Epoxy opinion - why small coating companies fail
Just about anyone can give you the typical reasons why most small businesses fail, e.g. poor cash flow, insufficient capital, staffing problems, legal issues etc.
What I wanted to talk about here were three relating specifically to small coating companies that business coaches and other experts couldn’t tell you about – the ones you only discover as a business owner.
Having been an owner myself for the past 15 years, I know more than most about what can go wrong. I’ve faced just about every challenge possible and lived to tell the tale; I’ve also seen plenty of others that weren’t so lucky with their business. With my naturally inquisitive mind, I’ve learnt a lot from their stories and have been able to pinpoint some not-so-obvious reasons of my own as to why they didn’t survive.
Here are three you may never have considered.
Not in touch with their purpose
For me, the single biggest reason why most companies fail – not just the small ones – is they aren’t in touch with their “real world purpose”.
“What the heck is that?” I hear you say. Trust me, it’s NOT some wacky spiritual theory I’m talking about here. It’s actually a very practical tool anyone can use if they spend the time figuring it out, and the best way to start is by simply asking: “What is it that I instinctively do? Is there something I have a natural flair for and perform effortlessly compared to others?”
This type of personal exploration does a number of things, but in a business sense it’s pure gold for gaining clarity on your true assets and the direction you should be taking. Once this is understood, the owner needs to make sure the rest of the organisation is completely aligned. If the people you employ don’t have the same basic drivers at their core, you’ll be locked in a never-ending battle to get everyone pulling together and the business will suffer.
A full discussion of how this real purpose works is beyond the scope of this article, however if you’d like to know more, please get
in touch and I’d only be too happy to talk about it further.
Spread too thin
The second major contributor to small coating company failures is what I call the take-on-all-comers syndrome.
As the name suggests, small companies tend to take on every bit of work that comes their way through a rational fear of not getting enough. They constantly re-shape their business on the run and stretch across as many markets as possible just to make ends meet. When it comes to coating companies, they often find themselves both supplying and applying in the industrial, commercial, retail, residential and any other fields they can find.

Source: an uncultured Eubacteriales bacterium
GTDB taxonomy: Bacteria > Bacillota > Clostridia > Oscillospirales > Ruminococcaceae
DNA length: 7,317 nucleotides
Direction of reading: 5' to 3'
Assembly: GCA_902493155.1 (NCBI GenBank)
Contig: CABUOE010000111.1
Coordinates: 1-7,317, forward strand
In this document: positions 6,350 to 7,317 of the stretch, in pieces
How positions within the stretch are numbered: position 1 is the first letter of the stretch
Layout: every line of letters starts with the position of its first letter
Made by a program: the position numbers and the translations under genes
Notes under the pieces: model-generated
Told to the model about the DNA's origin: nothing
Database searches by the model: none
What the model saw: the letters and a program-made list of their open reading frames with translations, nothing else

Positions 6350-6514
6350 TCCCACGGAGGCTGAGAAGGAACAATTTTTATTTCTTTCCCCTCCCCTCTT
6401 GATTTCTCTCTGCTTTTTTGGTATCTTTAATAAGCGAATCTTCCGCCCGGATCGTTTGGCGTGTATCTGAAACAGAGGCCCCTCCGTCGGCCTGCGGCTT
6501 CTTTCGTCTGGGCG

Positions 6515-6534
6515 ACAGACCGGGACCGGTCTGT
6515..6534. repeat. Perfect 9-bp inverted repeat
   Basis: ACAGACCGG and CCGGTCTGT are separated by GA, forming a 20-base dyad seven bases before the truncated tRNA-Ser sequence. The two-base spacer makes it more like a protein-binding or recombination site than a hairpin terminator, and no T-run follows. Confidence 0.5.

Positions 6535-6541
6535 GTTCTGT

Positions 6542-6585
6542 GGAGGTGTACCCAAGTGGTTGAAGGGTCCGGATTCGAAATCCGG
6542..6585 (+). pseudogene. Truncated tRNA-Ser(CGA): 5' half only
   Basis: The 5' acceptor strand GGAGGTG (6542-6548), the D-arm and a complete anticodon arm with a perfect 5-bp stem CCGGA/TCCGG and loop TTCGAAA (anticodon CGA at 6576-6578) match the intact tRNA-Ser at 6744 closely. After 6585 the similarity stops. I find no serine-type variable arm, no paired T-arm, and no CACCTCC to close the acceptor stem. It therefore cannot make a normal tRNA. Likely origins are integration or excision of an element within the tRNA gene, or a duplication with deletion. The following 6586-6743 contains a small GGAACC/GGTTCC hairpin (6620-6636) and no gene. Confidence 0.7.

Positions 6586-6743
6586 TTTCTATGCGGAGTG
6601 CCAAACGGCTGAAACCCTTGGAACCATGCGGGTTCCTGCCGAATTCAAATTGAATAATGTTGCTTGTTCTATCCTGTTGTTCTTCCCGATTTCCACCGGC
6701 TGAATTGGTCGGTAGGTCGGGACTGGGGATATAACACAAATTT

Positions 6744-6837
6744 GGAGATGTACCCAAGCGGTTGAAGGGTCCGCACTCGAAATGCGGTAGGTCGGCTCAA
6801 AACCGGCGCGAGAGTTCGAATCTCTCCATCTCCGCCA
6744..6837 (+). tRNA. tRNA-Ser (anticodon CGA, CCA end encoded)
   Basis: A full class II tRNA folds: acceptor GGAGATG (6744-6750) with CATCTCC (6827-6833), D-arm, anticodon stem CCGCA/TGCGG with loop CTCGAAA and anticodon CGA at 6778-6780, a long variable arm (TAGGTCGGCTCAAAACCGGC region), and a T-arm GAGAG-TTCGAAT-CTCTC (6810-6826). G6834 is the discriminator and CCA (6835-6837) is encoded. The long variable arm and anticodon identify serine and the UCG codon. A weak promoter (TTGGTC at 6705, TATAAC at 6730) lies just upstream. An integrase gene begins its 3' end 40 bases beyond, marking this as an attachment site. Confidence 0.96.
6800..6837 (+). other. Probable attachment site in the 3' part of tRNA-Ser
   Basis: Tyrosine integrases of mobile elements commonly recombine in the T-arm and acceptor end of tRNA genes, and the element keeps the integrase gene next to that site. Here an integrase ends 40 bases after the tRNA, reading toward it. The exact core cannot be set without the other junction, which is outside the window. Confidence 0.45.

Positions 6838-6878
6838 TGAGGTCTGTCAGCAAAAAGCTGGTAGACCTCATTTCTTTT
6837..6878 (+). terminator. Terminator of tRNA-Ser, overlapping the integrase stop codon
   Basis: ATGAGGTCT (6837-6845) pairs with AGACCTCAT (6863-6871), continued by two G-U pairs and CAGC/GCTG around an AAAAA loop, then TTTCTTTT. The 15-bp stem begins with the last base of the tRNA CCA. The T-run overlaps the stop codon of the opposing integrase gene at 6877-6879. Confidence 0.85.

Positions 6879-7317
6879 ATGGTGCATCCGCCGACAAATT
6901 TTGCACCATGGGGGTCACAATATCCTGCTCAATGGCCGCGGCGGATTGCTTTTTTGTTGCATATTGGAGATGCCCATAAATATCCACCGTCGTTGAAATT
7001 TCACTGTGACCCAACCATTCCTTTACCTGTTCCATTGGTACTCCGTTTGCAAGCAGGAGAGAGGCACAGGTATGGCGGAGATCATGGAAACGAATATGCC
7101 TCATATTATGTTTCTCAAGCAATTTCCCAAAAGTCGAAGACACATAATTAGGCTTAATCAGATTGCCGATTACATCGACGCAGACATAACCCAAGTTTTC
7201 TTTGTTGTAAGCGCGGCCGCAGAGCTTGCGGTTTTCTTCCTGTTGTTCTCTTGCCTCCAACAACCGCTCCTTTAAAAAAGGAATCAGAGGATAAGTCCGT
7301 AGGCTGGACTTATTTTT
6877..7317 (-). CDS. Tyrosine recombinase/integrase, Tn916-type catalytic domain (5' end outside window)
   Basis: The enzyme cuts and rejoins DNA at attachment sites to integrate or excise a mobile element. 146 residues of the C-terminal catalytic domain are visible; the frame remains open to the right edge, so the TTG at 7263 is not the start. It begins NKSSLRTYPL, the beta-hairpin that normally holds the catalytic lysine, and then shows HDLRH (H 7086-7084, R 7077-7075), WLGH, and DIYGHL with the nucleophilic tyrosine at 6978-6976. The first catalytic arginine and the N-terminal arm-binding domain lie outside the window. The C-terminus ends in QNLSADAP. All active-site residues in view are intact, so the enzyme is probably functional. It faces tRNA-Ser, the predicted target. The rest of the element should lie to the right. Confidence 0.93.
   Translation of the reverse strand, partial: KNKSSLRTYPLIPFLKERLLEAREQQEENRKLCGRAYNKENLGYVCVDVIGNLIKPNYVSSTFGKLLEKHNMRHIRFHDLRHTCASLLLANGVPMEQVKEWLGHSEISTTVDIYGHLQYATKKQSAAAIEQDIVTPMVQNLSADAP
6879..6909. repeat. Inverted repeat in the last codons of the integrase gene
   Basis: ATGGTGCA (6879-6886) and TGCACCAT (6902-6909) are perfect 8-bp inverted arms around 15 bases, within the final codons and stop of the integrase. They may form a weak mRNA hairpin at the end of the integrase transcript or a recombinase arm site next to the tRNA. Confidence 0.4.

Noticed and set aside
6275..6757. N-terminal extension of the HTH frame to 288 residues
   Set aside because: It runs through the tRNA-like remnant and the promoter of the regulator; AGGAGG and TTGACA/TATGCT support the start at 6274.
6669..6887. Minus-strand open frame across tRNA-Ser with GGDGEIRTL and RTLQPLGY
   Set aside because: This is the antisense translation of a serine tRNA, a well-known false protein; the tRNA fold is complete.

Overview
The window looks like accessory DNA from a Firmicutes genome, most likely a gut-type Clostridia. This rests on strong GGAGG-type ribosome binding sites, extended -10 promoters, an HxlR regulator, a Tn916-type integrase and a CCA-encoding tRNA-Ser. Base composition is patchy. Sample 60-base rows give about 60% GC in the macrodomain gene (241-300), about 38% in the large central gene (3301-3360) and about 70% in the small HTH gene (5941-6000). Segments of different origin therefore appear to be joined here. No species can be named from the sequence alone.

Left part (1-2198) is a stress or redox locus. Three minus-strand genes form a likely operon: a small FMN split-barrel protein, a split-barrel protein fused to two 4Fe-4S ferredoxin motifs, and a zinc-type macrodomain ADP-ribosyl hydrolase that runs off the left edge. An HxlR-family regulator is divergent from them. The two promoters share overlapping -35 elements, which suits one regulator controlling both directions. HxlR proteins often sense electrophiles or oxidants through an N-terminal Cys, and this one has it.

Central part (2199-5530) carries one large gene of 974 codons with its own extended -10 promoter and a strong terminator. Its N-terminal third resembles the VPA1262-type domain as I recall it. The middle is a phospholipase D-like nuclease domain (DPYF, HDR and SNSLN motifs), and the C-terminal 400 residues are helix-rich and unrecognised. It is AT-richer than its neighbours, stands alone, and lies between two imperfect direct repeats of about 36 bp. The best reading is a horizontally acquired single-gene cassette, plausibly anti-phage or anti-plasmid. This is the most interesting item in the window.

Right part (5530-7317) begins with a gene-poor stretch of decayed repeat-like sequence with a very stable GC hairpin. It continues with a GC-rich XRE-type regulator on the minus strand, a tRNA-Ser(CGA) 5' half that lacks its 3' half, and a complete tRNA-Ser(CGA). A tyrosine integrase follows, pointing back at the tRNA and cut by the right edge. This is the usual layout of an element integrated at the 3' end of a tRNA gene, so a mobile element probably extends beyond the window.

Unfortunately, biting off too much like this always proves counterproductive because all you end up doing is spreading yourself too thin and exhausting your time, energy and other resources. In addition to that, your brand becomes diluted and doesn’t stand for anything in the eyes of the market.
Personally, I think this type of behaviour is even worse in the coatings industry because of a reluctance to partner. We tend to think of
everyone as the enemy, ferociously competing against us for every sale and every client. It’s the classic “us v them”
mentality and when combined with the “smoke and mirrors” stuff that also goes on you can see why coating companies don’t
share anything other than sales talk.
Following the wrong path
The third and final reason I want to highlight ironically comes after the business owner starts to think they’ve actually made it. It’s a cruel world, isn’t it?
The mistake many make here is getting sucked down the traditional growth path in our industry, which in my opinion is rarely the best way forward. To explain what I mean, I’ll tell you about my own growth experience and a moment of inspiration that changed my thinking on this topic forever.
A few years ago now I was walking through our finished goods warehouse and surveying the bays of pallet racking in front of me, full of product ready to be sold. We had 45 different products, 25 different colours, countless additives, application tools...you name it. The place was full to the brim. I crossed over to the manufacturing side and, once again, there was pallet racking full of raw materials, drums, bags and buckets; not to mention all the manufacturing equipment itself.
I had made the same walk through my factory a thousand times and felt great about the “growth” in front of me, however this particular day something inside clicked. I suddenly saw things differently. Rather than healthy progress, all I could see and think about was tied up capital – not just capital, but profit.
The money I had invested and re-invested over the years was building the business, but where would it end? We were already starting to
outgrow the building and planning the next phase with more space, stock, equipment, staff and even more money ploughed into it. My new-found
scepticism quickly turned to into a cold sweat when I started wondering what would happen if the market suddenly collapsed. I would have
heaps of stock, equipment, staff and capacity, but no way to pay the mountain of bills that had also grown with the business.
I decided right then things had to change. Unfortunately not many businesses get the chance to pull things up like I did and the boom-bust cycle eventually plays out.
So there you have it; a short summary of three major contributors to small coating company failure I’m sure not everyone talks about in risk management strategies. What do you think? Can you relate to the affect they’ve had or are having on your business?
Take care and keep smiling,